1 Hr., 37 Mins.
Out of the Past April 29, 2019
t’s difficult to erase the past, and wouldn’t Jeff Bailey (Robert Mitchum), the protagonist of Out of the Past (1947), know it. At the beginning of the film, he’s doing his best to stay anonymous. He’s relocated to the small Californian town of Bridgeport; he’s working at a gas station; he recently began courting a young woman named Ann (Virginia Huston), who’s considered one of the genuinely nicest of the local girls. But all this can’t
stop people from looking for him. Before we even meet Jeff, who has tired-looking eyes, a teased mop of hair, and a pugilistic build, we hear about him through a man named Joe Stefanos (Paul Valentine), who has descended on Bridgeport for the sole purpose of finding him. Joe is probably one of the last people Jeff wants to see — he’s out of the past.
Inevitably in Out of the Past, which is generally viewed as one of the most definitive of films noir, the life Jeff led before pumping gas day and day out and looking forward to seeing Ann in the evenings is dragged up. Keeping in line with a classic film-noir trope — that of a great portion of the narrative unrolling via flashback (Laura, from 1944; The Locket, from 1946) — Jeff tells us his story, essentially through Ann, as he drives, with her in tow, to confront his bygone days after Joe tells him something he cannot sweep under a rug.
Through flashback, we learn that Jeff’s real surname is Markham, and that he previously worked as a private investigator. When we first meet the Jeff of the past, he and his partner (Steve Brodie) are being hired by the gangster Whit Sterling (Kirk Douglas) to find his slinky girlfriend Kathie Moffat (Jane Greer), who has allegedly stolen $40,000. The abridged version of the story is that Jeff, once he finds her, not only falls in love with Kathie but runs off with her. More troubling, though, is that she also winds up killing Jeff’s partner, and has, in fact, stolen the money from Whit. The Jeff we meet at the beginning of Out of the Past is one, obviously, who trying to get as far away as possible from Whit and his people. Once Ann drops him off at the former's at the conclusion of the flashback-welcoming story, however, he personifies a truism. Specifically the one that you can never truly run away from your past.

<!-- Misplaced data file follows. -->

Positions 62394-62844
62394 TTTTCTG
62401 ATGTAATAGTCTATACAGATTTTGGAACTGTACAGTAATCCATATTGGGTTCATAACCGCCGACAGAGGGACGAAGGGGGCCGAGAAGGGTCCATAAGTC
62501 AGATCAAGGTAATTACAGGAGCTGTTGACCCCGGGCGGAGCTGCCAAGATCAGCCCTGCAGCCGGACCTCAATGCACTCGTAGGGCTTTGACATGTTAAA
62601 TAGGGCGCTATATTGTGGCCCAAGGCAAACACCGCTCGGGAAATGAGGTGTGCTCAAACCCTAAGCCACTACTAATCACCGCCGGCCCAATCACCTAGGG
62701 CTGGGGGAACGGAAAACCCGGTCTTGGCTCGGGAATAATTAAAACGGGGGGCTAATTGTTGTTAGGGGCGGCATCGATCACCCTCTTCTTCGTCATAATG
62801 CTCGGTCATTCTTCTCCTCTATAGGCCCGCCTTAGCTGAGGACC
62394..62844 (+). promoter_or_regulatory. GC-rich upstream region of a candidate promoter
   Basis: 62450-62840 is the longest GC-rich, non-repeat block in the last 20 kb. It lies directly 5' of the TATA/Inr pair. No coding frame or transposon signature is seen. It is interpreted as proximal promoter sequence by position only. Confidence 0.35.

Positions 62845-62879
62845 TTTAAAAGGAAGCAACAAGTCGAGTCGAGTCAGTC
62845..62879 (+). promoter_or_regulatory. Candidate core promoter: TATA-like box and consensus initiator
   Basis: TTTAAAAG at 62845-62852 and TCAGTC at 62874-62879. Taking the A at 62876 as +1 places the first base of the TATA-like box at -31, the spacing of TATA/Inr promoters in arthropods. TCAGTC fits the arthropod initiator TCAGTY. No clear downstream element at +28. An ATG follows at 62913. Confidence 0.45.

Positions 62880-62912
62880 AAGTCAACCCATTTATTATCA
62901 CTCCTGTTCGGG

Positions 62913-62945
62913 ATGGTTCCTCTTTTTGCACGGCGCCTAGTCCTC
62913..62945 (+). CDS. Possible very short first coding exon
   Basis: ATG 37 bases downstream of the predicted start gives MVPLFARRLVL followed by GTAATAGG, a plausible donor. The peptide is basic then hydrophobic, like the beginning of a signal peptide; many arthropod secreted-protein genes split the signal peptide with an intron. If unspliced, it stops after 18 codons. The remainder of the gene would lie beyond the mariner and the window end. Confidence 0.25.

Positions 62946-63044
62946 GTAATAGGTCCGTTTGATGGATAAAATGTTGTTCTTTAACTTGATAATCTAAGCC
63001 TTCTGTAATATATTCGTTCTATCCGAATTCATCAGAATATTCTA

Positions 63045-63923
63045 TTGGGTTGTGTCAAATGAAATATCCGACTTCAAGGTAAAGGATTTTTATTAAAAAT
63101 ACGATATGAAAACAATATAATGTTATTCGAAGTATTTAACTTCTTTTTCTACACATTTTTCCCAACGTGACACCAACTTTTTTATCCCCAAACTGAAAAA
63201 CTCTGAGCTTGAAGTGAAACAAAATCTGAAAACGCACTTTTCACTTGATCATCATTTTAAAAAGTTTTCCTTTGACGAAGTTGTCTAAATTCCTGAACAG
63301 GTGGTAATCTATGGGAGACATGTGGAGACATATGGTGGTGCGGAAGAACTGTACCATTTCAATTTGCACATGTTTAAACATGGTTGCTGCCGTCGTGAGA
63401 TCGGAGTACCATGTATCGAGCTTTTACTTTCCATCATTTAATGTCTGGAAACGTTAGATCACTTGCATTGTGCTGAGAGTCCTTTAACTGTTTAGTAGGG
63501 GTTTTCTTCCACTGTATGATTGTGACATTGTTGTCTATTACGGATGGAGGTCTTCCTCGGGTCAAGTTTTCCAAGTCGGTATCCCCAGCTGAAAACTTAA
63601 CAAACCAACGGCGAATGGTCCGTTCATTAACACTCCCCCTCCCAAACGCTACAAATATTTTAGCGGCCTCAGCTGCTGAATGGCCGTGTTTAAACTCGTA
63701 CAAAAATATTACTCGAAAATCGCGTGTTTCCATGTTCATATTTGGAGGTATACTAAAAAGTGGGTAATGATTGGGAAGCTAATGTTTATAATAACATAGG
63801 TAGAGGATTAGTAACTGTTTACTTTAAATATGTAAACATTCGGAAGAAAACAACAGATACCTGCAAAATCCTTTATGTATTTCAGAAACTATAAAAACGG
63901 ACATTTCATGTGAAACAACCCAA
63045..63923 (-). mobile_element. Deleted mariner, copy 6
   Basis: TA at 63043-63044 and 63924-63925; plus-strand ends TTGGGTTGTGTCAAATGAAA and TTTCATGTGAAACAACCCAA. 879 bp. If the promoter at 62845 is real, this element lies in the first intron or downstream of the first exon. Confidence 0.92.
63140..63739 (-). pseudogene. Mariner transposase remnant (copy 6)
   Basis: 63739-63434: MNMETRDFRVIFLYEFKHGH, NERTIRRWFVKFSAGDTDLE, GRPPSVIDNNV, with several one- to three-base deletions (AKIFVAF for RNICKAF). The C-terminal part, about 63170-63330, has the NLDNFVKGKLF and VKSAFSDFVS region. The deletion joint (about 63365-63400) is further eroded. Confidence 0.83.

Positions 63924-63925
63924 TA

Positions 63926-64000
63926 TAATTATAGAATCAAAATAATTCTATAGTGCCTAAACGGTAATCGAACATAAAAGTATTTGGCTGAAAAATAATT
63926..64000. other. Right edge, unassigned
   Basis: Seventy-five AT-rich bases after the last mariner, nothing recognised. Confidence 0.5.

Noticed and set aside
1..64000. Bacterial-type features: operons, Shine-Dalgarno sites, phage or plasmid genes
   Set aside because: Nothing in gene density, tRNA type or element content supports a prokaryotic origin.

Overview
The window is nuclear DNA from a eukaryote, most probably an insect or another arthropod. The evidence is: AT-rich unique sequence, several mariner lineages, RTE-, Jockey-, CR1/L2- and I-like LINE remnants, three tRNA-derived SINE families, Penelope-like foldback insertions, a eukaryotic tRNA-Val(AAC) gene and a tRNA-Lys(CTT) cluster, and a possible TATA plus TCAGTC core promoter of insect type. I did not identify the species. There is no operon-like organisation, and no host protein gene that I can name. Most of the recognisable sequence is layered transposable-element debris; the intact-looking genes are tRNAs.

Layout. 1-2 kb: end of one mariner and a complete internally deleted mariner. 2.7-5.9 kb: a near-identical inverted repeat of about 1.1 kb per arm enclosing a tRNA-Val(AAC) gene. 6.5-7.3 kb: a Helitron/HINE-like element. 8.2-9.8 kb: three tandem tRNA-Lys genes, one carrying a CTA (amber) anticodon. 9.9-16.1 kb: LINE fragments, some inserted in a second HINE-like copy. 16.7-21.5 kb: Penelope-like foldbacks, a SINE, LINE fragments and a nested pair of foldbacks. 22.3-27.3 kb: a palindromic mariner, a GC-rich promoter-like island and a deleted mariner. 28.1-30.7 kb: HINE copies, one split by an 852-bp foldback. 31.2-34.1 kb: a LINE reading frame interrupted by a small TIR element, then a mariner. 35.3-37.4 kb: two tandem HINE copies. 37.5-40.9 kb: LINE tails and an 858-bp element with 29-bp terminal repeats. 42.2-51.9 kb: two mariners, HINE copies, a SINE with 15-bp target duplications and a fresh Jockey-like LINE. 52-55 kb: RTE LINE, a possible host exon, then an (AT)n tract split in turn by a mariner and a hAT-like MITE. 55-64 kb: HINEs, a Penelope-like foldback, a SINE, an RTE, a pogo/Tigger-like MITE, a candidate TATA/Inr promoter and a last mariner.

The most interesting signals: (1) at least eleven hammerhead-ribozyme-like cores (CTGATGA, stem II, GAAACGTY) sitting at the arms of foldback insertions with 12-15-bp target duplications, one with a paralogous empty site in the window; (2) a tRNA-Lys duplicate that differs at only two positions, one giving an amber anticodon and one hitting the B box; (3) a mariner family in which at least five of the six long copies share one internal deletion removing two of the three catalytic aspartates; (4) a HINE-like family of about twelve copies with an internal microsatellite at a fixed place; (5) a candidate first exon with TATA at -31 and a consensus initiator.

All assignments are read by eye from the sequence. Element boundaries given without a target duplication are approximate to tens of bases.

Once Out of the Past settles in the present — where the untrustworthy Kathie is again linked with Whit but trying to get Jeff back, where Whit’s lawyer (Ken Niles) is threatening to blackmail his client — it gets murkier. But like many a film noir, a streamlined narrative is not necessarily all that important a thing if you’re able to get your thrills elsewhere. With Out of the Past, it isn’t so much a full understanding of who’s getting betrayed and who isn’t that keeps us compelled. It's more the crackle that hovers in the air while these characters speak, and the eerie, Nicolas Musuraca-photographed world in which they dwell.
The movie is made especially distinctive by its central triumvirate. Mitchum is among the most immediately intriguing of noir heroes — a pessimist whose world-weariness is matched by his hardened exterior. Greer is a preeminent femme fatale, thrilling to watch manipulate reality to her liking; Douglas, in just his second film, is a charismatic viper. To watch the focal three size each other up — with our constantly wondering who’s playing whom, and if there is perhaps a double-cross brewing as part of a moment of apparent sincerity — is to watch a feature-length game of cat and mouse (and one that never loses its luster). Greer makes for a particularly clever feline — and a great encapsulation of the moral ambiguities, and the appealing brand of arcanity, Out of the Past is made so fascinating for barely keeping contained. A-